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1 September 2011 Population Dynamics of Two Aquatic Salamanders, Siren intermedia and Amphiuma tridactylum in the Mississippi Delta
Justin Johnson, Eric Blackwell
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Abstract

Siren intermedia and Amphiuma tridactylum are aquatic salamanders that live in temporal ponds, swamps, sloughs, ditches, and sluggish streams. The salamanders' population dynamics, especially survivorship, and migration patterns are generally unknown in the Mississippi Delta. At Delta State University's Center for Science and Environment Education, five small ponds were used to develop a model to determine selected population parameters of S. intermedia and A. tridactylum. Modified minnow traps baited with bacon were used to capture the salamanders safely without disturbing the habitat. Upon capture, length (cm) and weight (g) were determined. Each individual was tagged by inserting a Passive Integrated Transponder (PIT tag) into the muscular portion of the tail. They were then returned to the original pond of capture. The goal of this project was to determine the population size, survivorship, and migration patterns of S. intermedia and A. tridactylum. Fifty two S. intermedia and 29 A. tridactylum were captured from February 2008 through April 2010. Both species had small population sizes with large 95% confidence intervals. This model may be useful for wetland restoration and wildlife management in the Mississippi Delta.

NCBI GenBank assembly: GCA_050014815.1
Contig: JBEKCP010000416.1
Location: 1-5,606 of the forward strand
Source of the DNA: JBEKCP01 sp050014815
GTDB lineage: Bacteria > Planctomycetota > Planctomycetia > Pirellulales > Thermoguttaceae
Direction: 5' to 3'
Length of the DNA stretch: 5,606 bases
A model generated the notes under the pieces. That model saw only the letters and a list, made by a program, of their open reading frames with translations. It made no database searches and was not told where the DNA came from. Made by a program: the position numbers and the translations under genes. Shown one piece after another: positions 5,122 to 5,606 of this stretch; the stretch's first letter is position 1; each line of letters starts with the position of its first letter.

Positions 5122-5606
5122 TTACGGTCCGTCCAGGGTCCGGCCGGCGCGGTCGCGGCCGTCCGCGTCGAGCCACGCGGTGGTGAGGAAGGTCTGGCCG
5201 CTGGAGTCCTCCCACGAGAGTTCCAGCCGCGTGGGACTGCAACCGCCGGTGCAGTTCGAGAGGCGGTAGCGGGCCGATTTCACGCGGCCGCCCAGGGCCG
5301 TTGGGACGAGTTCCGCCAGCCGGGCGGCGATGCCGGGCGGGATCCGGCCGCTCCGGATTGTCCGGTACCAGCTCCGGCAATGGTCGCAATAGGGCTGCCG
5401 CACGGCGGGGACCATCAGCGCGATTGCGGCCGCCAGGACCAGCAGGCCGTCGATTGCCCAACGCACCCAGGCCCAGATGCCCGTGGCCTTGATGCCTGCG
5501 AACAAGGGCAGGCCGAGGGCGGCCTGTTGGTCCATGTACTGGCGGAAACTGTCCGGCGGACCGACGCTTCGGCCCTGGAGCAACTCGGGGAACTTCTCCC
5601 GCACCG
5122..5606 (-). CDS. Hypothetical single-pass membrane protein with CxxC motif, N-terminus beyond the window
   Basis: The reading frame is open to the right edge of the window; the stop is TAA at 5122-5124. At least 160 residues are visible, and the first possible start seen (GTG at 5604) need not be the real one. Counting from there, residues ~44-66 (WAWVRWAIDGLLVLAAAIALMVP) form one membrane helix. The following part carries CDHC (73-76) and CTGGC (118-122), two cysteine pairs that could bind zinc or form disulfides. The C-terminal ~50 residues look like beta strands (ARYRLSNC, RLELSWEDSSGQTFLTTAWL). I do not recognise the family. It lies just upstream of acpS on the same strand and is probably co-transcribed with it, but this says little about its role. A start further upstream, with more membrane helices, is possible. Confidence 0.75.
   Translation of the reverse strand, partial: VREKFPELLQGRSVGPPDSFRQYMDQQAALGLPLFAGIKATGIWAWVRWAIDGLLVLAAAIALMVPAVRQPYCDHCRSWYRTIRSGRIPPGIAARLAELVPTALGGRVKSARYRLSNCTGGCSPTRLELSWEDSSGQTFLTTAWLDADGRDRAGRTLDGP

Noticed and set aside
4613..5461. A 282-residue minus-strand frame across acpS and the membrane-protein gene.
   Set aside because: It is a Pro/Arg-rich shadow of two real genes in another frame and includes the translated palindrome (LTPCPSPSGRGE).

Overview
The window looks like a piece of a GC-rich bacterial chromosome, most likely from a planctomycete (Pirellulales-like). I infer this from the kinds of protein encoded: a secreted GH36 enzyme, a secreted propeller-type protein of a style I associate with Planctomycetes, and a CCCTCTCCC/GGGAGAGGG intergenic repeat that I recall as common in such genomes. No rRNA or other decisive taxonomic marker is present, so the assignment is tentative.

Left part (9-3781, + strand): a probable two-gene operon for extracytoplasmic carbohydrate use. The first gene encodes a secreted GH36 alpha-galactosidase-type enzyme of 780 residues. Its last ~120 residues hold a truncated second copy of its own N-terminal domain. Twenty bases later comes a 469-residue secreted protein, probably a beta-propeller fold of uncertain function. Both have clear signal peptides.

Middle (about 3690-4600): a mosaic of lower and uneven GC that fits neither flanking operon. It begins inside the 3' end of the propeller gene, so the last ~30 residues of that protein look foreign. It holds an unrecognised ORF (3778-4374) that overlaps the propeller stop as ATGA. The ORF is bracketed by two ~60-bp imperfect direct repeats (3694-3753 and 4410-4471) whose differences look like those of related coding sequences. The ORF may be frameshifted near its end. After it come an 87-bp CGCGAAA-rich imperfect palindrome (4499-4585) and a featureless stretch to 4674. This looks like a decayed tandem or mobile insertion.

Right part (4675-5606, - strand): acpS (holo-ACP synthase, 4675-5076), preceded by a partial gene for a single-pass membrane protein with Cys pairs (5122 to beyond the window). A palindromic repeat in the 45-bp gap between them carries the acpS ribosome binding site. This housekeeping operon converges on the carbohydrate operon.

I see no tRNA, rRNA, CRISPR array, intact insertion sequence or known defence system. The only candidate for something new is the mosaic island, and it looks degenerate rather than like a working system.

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Justin Johnson and Eric Blackwell "Population Dynamics of Two Aquatic Salamanders, Siren intermedia and Amphiuma tridactylum in the Mississippi Delta," BIOS 82(3), 72-77, (1 September 2011). https://doi.org/10.1893/011.082.0304
Received: 12 November 2010; Accepted: 1 February 2011; Published: 1 September 2011
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